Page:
When I got the opportunity to participate in a podcast from dementia researcher my first response was YES! However, why would a podcast be beneficial to my research or even my primary audience?
Well the answer is simple. Podcasts are easy, fun, personal and on-demand.
Easy is an understatement. Dementia researcher arranges and organises the podcasts. This meant that I could join a topic with different panel members or recommend a certain topic with other speakers. For example, I was having a conversation with another early stage researcher about some of the difficulties we experienced when conducting interviews and focus groups with carers and people living with dementia .We felt that sometimes we were not fully prepared for qualitative research and the ethical procedure. In addition, we wanted others to learn from our experiences and to further improve the involvement of people living with dementia into research. Luckily, the team behind the podcasts were all hands on deck and together we made a great podcast.
There are two ways of approaching a podcast. You can either send in a set of questions you wish to discuss or you trust the process and see what happens. The latter is what actually makes it fun. You never know what to expect and what another panel member is going to say. This also made it personal because you are actually having a conversation with one or more panel members about research.
Personal podcast make a great opportunity to build new partnerships, share ideas and best practice and raise awareness of your work. For example, when I contributed to a podcast about involving people living with dementia in research, I had the opportunity to speak with someone from an ethics committee. It was beneficial to have a chance to ask questions, tell my side of the story and learn from others.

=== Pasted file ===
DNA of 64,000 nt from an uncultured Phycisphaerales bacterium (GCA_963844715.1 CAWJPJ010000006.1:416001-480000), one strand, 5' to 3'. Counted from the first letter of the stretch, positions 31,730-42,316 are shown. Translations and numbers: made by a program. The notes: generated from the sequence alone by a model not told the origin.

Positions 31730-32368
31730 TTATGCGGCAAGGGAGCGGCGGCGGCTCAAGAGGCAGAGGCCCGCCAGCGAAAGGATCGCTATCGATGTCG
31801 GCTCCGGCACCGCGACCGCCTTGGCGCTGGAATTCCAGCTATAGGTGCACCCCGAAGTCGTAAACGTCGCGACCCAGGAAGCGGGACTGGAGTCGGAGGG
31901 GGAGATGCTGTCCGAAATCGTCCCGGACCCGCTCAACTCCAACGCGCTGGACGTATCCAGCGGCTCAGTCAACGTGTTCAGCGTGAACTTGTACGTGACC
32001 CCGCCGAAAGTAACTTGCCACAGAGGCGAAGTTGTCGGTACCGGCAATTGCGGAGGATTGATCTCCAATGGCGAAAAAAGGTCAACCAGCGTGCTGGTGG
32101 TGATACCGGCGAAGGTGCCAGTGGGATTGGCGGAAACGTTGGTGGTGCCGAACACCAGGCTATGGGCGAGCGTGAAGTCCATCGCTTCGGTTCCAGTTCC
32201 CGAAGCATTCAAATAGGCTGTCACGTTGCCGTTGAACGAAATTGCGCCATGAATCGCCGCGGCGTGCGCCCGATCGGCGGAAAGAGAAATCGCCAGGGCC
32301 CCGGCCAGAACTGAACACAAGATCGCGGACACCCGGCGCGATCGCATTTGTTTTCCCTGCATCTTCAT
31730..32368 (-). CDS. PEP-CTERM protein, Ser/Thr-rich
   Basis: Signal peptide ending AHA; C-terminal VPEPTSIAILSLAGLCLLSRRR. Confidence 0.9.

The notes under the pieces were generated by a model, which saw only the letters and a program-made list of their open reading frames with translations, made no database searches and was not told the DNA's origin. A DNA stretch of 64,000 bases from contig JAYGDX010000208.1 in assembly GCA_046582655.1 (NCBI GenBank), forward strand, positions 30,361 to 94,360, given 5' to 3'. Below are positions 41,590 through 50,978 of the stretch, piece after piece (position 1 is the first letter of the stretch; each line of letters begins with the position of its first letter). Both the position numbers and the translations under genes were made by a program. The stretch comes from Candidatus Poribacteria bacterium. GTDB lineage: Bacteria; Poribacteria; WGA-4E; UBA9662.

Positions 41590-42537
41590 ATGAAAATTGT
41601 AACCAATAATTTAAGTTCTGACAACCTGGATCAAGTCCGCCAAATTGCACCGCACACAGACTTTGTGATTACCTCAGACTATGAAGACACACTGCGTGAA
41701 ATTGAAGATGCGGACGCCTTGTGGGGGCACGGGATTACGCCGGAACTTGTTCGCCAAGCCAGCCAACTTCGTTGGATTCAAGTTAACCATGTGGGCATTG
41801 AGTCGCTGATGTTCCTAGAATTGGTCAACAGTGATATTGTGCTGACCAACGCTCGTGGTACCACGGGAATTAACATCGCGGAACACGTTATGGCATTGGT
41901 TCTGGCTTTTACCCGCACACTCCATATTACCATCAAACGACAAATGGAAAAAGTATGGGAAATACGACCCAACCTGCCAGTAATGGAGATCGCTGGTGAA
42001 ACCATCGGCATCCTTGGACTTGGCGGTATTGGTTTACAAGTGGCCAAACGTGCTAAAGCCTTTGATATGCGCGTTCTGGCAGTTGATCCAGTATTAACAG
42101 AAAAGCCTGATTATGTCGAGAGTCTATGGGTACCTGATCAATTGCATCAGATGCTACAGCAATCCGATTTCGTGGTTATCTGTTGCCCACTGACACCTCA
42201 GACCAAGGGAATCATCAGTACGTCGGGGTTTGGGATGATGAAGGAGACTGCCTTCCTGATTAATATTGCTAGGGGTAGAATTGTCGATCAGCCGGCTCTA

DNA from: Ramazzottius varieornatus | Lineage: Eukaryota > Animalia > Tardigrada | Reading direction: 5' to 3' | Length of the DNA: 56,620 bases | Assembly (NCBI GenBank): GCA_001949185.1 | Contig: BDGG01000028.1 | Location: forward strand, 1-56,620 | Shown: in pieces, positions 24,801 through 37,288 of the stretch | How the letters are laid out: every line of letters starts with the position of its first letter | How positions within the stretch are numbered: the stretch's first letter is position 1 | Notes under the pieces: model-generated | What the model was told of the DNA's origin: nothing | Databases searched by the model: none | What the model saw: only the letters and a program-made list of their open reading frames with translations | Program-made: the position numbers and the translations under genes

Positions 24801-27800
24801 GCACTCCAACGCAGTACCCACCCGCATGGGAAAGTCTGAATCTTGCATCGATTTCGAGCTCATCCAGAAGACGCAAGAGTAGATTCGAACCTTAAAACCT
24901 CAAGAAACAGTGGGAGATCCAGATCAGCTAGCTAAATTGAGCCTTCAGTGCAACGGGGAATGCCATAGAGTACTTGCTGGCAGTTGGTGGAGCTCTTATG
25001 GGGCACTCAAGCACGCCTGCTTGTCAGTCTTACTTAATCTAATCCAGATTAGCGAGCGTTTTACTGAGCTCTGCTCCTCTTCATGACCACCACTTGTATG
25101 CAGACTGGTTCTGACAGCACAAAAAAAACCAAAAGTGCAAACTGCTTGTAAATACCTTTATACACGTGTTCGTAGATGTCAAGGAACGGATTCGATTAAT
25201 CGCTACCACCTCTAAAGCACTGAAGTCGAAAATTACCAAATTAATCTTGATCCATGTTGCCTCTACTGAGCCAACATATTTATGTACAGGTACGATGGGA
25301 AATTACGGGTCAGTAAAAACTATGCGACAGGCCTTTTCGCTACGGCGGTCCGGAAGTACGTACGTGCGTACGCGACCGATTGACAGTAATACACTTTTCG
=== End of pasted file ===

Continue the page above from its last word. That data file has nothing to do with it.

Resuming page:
Another thing I like about the dementia researcher podcasts is that they are on demand. Whilst the dementia researcher network focuses on early career researchers their podcasts are posted on open platforms such as SoundCloud. Hereby, anyone who is interested can decide what they want to hear, when they want to hear it and comment as much as they like. I have a background in marketing and know that at the end of the day: it is essential that we researchers get our message heard and used. So why not do a podcast?
Dementia Researcher Comment
If you would like to come to the studio and record a podcast about your research, drop us an email at email@example.com we also regularly call for participants to join podcasts talking to other topics of interest to dementia researchers you can follow us on twitter with @dem_researcher. We will next be recording on the 2nd April 2019, drop us a line if you would like to join us – we have one slot to join a panel discussing ‘Transition to leadership’ and another for a team / group to come and talk about their research.
Yvette Vermeer is an early stage researcher at the European network INDUCT and a Marie Curie Fellow at University College London. Yvette researches surveillance technologies in use with people with dementia and investigates the assumptions lying behind such products. She also blogs about the reality behind doing dementia research on https://vermeeresearchingdementia.wordpress.com/
You can follow Yvette on Twitter Follow @yvette_vermeer